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Who You Gonna Call (For DataSec)?

Who You Gonna Call (For DataSec)?

Blog Article Published: 03/10/2023

Written by Ravi Ithal, Cofounder and Chief Technology Officer, Normalyze.

Originally published on Forbes.

My title plays on the refrain of Ghostbusters, a #1 hit dance/pop song in a blockbuster comedy film with a trio of parapsychologists who set up a ghost removal service in New York. Cybersecurity professionals may wonder if our jobs are a bit like finding ghosts, chasing scraps of evidence that might reveal mischief lurking somewhere out in a cloud. But cybersecurity is no laughing matter—it gets deadly serious if someone steals your company’s sensitive data.

So, before we boogie down, let’s seriously consider the question: Who You Gonna Call...for DataSec? In most organizations, this person is a ghost themself—there’s no one to call because they aren’t there or don’t know what to do.

DataSec Is a Huge, New Challenge

To be clear, DataSec is about securing sensitive, regulated, or proprietary data in modern environments that have “shifted left” to cloud-native apps built with microservices.

Securing data in cloud-first environments is amorphous compared to legacy monolithic applications running on a server with one database physically housed in the on-premises data center. In the past, you could see where the data resided, easily control physical and logical access to the data and take comfort in a slow, predictable development process that minimized risk of data theft or exposure.

Modern environments are radically different. DevOps teams churn out multiple changes to apps every day with a mix of proprietary and open-source code. Apps consist of dozens or even hundreds of self-contained microservice modules. Each microservice calls its own data store. A variety of data stores creates an exponential number of potential access relationships. Where a legacy application has one database, a modern enterprise app can literally have dozens of data stores operating in multiple clouds on virtual devices that spin up and down in seconds. Virtual, yes, but it’s a very real and hellacious scenario for finding and securing sensitive data.

Finding DataSec Doers And A Leader

I doubt any organization has planned for a dearth of DataSec professionals, much less being without anyone to lead the charge. “Moving at the speed of DevOps” is causing some unforeseen fallout for cloud data security. Most organizations start with what they know, which is securing the infrastructure that houses and runs the data. It’s kind of an extrapolation of what everyone did when systems ran on premises and security strategy was all about “castle and moat.”

But time has run out for excuses and every organization should immediately consider how its data security posture has changed. If you’re all in on the modern approach, your organization’s next InfoSec hire really should focus on DataSec.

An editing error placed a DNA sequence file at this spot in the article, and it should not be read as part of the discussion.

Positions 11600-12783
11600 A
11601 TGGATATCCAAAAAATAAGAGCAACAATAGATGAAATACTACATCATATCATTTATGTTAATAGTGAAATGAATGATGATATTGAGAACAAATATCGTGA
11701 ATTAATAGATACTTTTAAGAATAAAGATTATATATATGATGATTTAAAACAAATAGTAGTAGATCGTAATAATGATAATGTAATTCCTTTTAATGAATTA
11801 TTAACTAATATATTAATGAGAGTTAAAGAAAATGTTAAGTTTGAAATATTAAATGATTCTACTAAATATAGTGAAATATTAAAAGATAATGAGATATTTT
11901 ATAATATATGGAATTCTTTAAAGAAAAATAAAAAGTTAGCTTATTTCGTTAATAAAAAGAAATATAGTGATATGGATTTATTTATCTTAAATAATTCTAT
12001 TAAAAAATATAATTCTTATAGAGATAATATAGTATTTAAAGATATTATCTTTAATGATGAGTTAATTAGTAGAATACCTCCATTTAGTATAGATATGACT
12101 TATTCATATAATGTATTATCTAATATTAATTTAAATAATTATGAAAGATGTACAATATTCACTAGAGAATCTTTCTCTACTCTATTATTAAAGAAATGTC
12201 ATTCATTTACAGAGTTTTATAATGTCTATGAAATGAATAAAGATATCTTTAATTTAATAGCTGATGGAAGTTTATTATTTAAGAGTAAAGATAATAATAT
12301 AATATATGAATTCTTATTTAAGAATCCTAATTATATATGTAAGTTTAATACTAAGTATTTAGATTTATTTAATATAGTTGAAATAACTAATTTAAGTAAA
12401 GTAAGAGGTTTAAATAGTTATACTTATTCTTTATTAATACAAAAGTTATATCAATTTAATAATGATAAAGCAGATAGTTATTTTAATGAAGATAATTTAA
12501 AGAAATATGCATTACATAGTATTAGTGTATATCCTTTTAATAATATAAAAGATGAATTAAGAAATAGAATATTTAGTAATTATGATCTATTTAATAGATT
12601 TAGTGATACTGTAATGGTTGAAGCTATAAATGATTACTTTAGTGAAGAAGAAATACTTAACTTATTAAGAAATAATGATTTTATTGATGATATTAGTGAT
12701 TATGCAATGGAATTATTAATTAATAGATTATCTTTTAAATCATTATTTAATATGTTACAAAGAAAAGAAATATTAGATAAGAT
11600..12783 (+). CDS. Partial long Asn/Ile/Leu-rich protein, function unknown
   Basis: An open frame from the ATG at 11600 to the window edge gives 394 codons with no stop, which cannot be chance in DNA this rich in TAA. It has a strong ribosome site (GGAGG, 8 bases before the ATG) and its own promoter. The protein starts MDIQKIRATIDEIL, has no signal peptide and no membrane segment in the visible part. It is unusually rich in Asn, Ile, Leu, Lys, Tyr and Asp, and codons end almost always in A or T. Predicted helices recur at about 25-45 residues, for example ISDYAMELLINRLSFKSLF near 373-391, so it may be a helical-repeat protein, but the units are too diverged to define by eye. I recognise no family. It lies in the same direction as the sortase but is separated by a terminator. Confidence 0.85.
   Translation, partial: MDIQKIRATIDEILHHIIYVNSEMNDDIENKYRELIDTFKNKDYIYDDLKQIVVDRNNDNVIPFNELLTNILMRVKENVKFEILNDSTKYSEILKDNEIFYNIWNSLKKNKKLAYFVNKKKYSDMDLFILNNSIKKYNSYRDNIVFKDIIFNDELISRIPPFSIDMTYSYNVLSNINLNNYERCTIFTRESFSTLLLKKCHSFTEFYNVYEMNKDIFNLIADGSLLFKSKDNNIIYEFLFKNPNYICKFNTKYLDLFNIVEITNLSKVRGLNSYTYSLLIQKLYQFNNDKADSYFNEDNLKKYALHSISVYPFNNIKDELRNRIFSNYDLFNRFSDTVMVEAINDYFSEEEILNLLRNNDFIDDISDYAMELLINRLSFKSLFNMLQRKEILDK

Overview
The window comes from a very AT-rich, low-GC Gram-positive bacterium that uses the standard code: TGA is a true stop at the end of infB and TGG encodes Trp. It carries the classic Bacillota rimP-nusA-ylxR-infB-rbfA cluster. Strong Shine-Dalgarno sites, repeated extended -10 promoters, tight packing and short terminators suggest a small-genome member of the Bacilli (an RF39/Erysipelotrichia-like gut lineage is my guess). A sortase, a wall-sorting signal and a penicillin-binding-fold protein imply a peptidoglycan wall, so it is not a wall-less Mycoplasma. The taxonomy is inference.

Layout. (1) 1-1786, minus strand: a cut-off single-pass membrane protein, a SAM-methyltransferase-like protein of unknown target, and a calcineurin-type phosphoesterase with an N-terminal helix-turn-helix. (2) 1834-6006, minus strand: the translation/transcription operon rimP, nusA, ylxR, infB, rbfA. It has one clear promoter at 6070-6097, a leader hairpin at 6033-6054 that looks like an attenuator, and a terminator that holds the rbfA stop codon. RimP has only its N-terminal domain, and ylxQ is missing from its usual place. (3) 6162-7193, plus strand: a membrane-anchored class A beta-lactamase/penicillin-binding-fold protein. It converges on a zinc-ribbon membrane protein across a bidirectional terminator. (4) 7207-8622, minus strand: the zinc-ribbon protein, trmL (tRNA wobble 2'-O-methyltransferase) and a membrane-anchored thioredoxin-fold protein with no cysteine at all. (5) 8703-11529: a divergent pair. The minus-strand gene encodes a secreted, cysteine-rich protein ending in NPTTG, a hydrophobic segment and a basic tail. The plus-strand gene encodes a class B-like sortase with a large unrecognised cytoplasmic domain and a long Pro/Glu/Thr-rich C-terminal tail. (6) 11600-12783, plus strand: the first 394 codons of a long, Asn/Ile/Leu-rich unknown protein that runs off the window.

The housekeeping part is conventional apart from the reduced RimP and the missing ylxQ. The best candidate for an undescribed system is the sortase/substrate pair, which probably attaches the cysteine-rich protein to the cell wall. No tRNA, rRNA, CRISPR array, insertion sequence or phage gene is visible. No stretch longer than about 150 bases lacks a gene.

Before you look outside the organization, consider who’s already on board. Provided they have the right tools, I believe some InfoSec professionals are well positioned to quickly learn about DataSec and leverage what they know in this new world. In order to find and protect cloud data, they need to understand cloud architecture, how data flows, what kind of data is there, who has access to the data, and so forth. People with skills that let them think like a hacker (e.g., penetration testing) will do fine with DataSec.

Lack of DataSec leadership can plague an organization of any size. Even a tech leader can stumble over DataSec. For example, recent U.S. Congressional testimony by whistleblower Peiter “Mudge” Zatiko, an ex-CISO of Twitter, described two basic issues. “They [Twitter] don’t know what data they have, where it lives or where it comes from. And so unsurprisingly, they can’t protect it.” Mudge (as he likes to be called) also said, “employees then have too much access to too much data.” Mudge said a sampling of “petabytes” of “just recognized” data included “personally identifying information, phone numbers, addresses.” He continued, “half the company has access to the production environment,” which creates a data security nightmare.

Revealing the DataSec Posture, Warts And All

DataSec leadership (or lack thereof) is soon to be even more prominent with cybersecurity disclosures required of public companies by the U.S. Securities & Exchange Commission. A proposed rule will require disclosure of a company’s policies and procedures to identify and manage cybersecurity risks; management’s role in implementing cybersecurity policies and procedures; board of directors’ cybersecurity expertise, if any, and its oversight of cybersecurity risk; and updates about previously reported material cybersecurity incidents. And no more hiding details behind obscure language: All disclosures must be done with Inline eXtensible Business Reporting Language.

As you can see, DataSec posture is quickly rising to prominence at the highest levels. And it’s about time! Consumers, who give up that sensitive data and are at the mercy of corporations that collect, process, hoard, trade and sell their information, already know DataSec is a huge problem. They depend on you to keep their data secure.

For these reasons, it’s vitally important for every organization to take stock of DataSec. Let’s dispense with the ghosts. If someone is not currently in charge, get someone in place ASAP. The DataSec leader must be someone who wakes up every day and thinks about cloud data security.

When you hear the question, Who You Gonna Call...for DataSec? there should be no pause of uncertainty. Boogie on.

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